July 2018 has been a month of sunshine and high temperatures across the UK. For most people this has provided a rich mixture of pleasure and discomfort, and has underpinned our British pre-occupation with discussing the weather. In the last week of the month temperatures approached national record highs both overall and for the month of July, and the same had happened in the last week of June in Scotland and Northern Ireland. The record maximum temperatures recorded for the countries of the UK since records began are
England 38.5C at Faversham, Kent on 10 August 2003
Wales 35.2C at Hawarden Bridge, Flintshire on 2 August 1990
Scotland 32.9C at Greycrook, Scottish Borders on 9 August 2003
Northern Ireland 30.8C at Knockarevan (Co Fermanagh) on 30 June 1976, and at Belfast on 12 July 1983.
Two of these records came close to being broken in the summer heatwave this year. In Northern Ireland, Thomastown in Co Fermanagh reached 30.1C on 28 June, which is only 0.7C below the Province’s absolute record. And in Scotland a temperature of 33.2C was recorded at Motherwell in Lanarkshire, also on 28 June. This might look like a Scottish record, but the Met Office subsequently decided not to verify it as the measurement was deemed to be unreliable -a car had been parked with its engine running near to the thermometer at the time of the record high!
But what of our local records? Every county in the UK has its own set of weather records, with its hottest, coldest and wettest days and months on record. Some of these records are of very long standing –for example, the record temperature for Midlothian in Scotland is 32.2C recorded at Leith on 16 July 1876. Others, such as the UK national record at Faversham in Kent listed above, are much more recent. Local records may, of course, be national records, too.
East Sussex, in southern England, for example, is well known for having some of the warmest and sunniest weather conditions across the UK on average, and the county holds some of the UK’s extreme weather records. Brighton holds the record for the highest ever minimum temperature for any day, which was 23.9C on 3rd August 1990, during a significant long period of sunshine and high temperatures. The highest temperature ever recorded in East Sussex was also during the August 1990 heatwave – on 4 August a maximum of 34.6C was measured at both the Met Office weather station at Herstmonceux, just north of Eastbourne, and at Brede near to Hastings. Just along the coast, Eastbourne holds the UK record for the highest monthly sunshine total on record – 383.9 hours of sunshine in July 1911, or almost 12.4 hours every day on average. Such records explain in part why the Sussex coast is so popular with holidaymakers and day trippers in the summer.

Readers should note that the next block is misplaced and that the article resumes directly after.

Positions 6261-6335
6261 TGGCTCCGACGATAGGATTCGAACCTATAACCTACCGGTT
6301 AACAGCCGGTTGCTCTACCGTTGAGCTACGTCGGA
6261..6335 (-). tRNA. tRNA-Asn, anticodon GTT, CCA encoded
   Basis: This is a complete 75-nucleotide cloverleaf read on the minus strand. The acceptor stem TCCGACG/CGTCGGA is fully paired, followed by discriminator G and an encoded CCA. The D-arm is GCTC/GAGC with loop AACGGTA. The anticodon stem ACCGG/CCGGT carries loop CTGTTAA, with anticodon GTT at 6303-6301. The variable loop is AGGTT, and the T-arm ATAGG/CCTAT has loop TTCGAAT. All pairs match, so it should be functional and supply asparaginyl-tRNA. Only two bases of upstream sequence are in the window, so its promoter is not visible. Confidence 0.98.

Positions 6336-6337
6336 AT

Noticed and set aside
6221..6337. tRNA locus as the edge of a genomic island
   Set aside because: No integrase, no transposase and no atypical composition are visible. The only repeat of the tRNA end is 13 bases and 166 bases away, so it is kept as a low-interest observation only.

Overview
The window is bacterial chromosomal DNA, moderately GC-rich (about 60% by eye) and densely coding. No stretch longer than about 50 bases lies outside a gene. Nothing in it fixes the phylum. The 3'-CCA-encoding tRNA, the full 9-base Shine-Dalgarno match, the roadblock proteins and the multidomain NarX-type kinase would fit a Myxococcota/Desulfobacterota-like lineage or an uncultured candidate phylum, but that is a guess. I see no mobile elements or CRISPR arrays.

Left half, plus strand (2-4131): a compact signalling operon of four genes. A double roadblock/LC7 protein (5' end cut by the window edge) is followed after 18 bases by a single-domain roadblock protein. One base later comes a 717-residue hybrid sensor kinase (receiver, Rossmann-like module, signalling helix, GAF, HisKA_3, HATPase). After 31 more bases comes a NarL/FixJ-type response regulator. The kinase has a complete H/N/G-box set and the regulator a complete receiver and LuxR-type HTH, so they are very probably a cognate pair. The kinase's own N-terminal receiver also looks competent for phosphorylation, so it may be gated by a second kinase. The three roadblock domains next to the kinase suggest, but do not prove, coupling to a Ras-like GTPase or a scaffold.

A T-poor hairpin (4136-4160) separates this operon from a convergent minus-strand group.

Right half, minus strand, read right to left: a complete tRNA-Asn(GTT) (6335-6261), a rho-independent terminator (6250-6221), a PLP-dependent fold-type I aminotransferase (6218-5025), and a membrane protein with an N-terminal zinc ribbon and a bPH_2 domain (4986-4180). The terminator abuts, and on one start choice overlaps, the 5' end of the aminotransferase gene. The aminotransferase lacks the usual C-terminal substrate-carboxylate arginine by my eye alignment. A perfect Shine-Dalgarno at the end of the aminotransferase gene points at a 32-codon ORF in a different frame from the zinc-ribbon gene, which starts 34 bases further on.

At the opposite extreme of weather records, the ‘lowest’ high temperature records for counties in the UK are held in the Highlands and Islands of Scotland. In the far north, the highest daily maximum temperature ever recorded in the Orkney Islands is 25.6C at Kirkwall on the 20 July 1901, which makes it the UK county with the lowest recorded maximum temperature. In the Western Isles the record maximum is 27.2C at Benbecula on 30 July 1948. The only other counties in the UK which have never recorded a temperature more than 30C are Shetland (27.8C), also in the Northern Isles of Scotland, and Londonderry (29.0C), Antrim (29.4C) and Down (29.5C) in Northern Ireland. No county in England or Wales has failed to record a maximum above 30C, although the Isles of Scilly, which are in the county of Cornwall but lie 45km off Lands End in the south west of England, have a highest recorded temperature of ‘only’ 27.8C at St.Mary’s, experienced once in 1932 and once in 1990. The moderating effect on the temperature of being surrounded by the cool seas of the North Atlantic is very clear, for the highest recorded temperature in Cornwall is 33.9C measured at Ellbridge (10km North west of Plymouth) on 28 June 1976.
How hot was July 2018 in your own home county, and how close was this to the county record? Local media stories on the internet will probably tell you.
The Must Get Out More Question !
Where, and in which county, has the earliest evidence of human occupation in the UK been found?
The Answer to the Last Question
Where is the tallest tree in the United Kingdom?
The tallest tree in the UK is a Douglas Fir tree in Reelig Glen near Inverness, which is 66.4m tall. This makes it the tallest coniferous tree in Europe. It only became the tallest tree in 2014 when it grew to exceed the height of the 64m Dughall Mor Douglas Fir which is only 50m away. The trees are in woodland on the northern slopes of The Aird, 8km W of Inverness (Grid Reference NH55924246)
The Record Locations
You can use the Grid References provided to locate record locations on a map at www.streetmap.co.uk